The Mitsubishi Eupheme EV pictured. Photo: Mitsubishi

Soon Toyota, Honda, Mitsubishi, and Fiat Chrysler will be putting a new crossover on sale. What’s weird is that they’re all the same exact car. And none of them designed it. But where they will be selling it gives a bit of a clue why all this is happening.

The Mitsubishi Eupheme EV pictured. Photo: Mitsubishi

The actual designer of the vehicle is Guangzhou Automobile Group, or GAC. We know it in the States for its Trumpchi brand that has showed up to a few auto shows over here, ironing out its translation problems and getting used to how things are in America.

The car in question is designed to be available as either a plug-in hybrid or full electric vehicle, which explains why these four other car companies want it. You’ll forgive me for being slightly confused by all of this as Trumpchi’s site is in Chinese but the gas version of the car is called the GS4, the hybrid is the GS4 PHEV, and the EV is called the GE3, which is supposed to be based on the GS3, though the GS3 and GS4 are both based on the same GA3 sedan, but I’m really starting to confuse myself at this point.

China has new regulations requiring carmakers to sell electrified cars, and rebadging a domestic car already prepped for sale is a quick fix for these foreign makes until they can have their own designs ready, as Automotive News China explains:

The approach — atypical in an industry in which distinct design is key to gaining an edge — will help them meet China’s new, stricter emissions standards more quickly, giving them time to keep working on their own unique electric models.

Carmakers are trying various tactics to avoid being placed at a disadvantage by the new regulations in the world’s largest auto market. Designed to make China’s roads greener, the rules favor electric-car makers while presenting a threat to the profit margins of the vast majority of auto manufacturers that still rely on gas guzzlers for most of their revenue.

Toyota Motor Corp. is selling a full-electric version of the Guangzhou Auto crossover, called GS4, while Mitsubishi Motors Corp. offers EV and plug-in hybrid variants. FCA and Honda Motor Co. are planning gasoline-hybrid versions of the vehicle, according to research firm IHS Markit.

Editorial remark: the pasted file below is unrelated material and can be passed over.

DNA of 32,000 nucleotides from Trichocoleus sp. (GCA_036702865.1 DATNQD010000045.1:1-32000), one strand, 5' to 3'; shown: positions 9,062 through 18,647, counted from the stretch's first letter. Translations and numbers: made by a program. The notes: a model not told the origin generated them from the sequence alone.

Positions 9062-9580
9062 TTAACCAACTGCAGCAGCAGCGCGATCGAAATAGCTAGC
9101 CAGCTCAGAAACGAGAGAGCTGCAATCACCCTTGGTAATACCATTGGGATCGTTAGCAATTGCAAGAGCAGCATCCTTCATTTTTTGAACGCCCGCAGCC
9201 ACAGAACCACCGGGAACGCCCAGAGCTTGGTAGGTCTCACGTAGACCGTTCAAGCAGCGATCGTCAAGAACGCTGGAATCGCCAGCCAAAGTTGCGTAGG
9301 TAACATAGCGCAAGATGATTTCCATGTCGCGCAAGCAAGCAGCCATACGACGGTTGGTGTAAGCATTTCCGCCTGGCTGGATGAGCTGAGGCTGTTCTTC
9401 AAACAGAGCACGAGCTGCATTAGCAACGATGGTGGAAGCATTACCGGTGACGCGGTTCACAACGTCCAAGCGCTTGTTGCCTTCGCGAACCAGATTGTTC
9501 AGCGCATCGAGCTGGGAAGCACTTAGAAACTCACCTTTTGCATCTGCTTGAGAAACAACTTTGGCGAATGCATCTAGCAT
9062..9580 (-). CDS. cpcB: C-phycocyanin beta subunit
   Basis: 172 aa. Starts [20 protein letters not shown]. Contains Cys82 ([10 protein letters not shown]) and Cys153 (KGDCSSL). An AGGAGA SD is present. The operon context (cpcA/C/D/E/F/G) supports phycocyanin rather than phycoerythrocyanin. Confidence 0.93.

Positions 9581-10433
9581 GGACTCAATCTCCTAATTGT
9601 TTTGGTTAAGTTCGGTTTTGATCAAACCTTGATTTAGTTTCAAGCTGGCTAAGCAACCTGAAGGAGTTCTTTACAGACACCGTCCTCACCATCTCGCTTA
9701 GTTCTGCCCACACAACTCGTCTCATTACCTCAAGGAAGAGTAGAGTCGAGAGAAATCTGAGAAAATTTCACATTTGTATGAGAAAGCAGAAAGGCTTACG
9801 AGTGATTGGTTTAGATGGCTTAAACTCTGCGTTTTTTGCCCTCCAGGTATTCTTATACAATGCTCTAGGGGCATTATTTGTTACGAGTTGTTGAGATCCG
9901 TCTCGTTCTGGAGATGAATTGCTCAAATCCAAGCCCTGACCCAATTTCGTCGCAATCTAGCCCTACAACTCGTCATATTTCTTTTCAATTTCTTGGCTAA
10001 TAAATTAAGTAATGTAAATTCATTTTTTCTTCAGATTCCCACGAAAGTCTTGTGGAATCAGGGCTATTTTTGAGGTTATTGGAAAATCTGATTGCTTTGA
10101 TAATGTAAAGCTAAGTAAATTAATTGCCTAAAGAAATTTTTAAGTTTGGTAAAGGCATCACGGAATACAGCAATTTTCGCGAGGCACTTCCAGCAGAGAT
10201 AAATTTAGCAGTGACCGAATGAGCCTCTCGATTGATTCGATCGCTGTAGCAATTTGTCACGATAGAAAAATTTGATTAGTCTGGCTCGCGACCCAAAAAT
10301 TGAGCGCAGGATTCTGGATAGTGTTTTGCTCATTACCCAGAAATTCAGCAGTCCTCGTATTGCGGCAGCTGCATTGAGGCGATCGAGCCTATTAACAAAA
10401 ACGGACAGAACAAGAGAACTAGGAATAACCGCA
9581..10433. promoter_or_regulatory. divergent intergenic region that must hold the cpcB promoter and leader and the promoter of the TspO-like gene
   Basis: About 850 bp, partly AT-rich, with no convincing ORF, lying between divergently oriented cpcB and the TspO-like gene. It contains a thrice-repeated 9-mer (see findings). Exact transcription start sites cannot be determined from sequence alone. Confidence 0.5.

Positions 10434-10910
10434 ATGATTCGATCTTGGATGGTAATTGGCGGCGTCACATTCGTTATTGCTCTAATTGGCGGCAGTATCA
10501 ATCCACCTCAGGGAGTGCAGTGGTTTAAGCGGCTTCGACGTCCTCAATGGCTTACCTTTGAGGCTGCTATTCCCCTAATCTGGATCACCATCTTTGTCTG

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What’s wild is that these four variations of the crossover really will be very clearly the same car. The different models will only have different badging on the rear of the car, as Automotive News China reports. Up front there will only be the same, uniform Trumpchi badging.

The Mitsubishi Eupheme EV pictured. Photo: Mitsubishi

And it’s a car that’s been on sale for a hot minute already, even though these regulations are new. The regs come into play in 2019 while the hybrid version of the Trumpchi has been on the market since 2017, the EV since 2016. Apparently it was a hit on debut.

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Again, this is a quick fix. Toyota, for instance, reportedly won’t have an EV of its own ready until 2020. The Mitsubishi Eupheme, if you’re wondering about specs, has a claimed range of 410 km (255 miles) on a single charge under the Chinese test cycle, and it costs about $20,000 after subsidies, as InsideEVs reports.

We’ve seen a bunch of tech partnerships over here in America where hybrid systems themselves were jointly developed across different companies, but those same tech systems were used in distinct cars. We’ve even had cars that share a same general platform but used different designs. (The Alfa Romeo 164/Saab 9000 comes to mind, a cost-saving plan for those smaller brands back in the day.) But I don’t think we ever had something like this, where a whole car is shared.

The Mitsubishi Eupheme EV pictured. Photo: Mitsubishi

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It goes to show that the pressure to make hybrids and EVs is stronger, relatively speaking, over there than it has been over here. In a way, this four-way sharing is a good sign.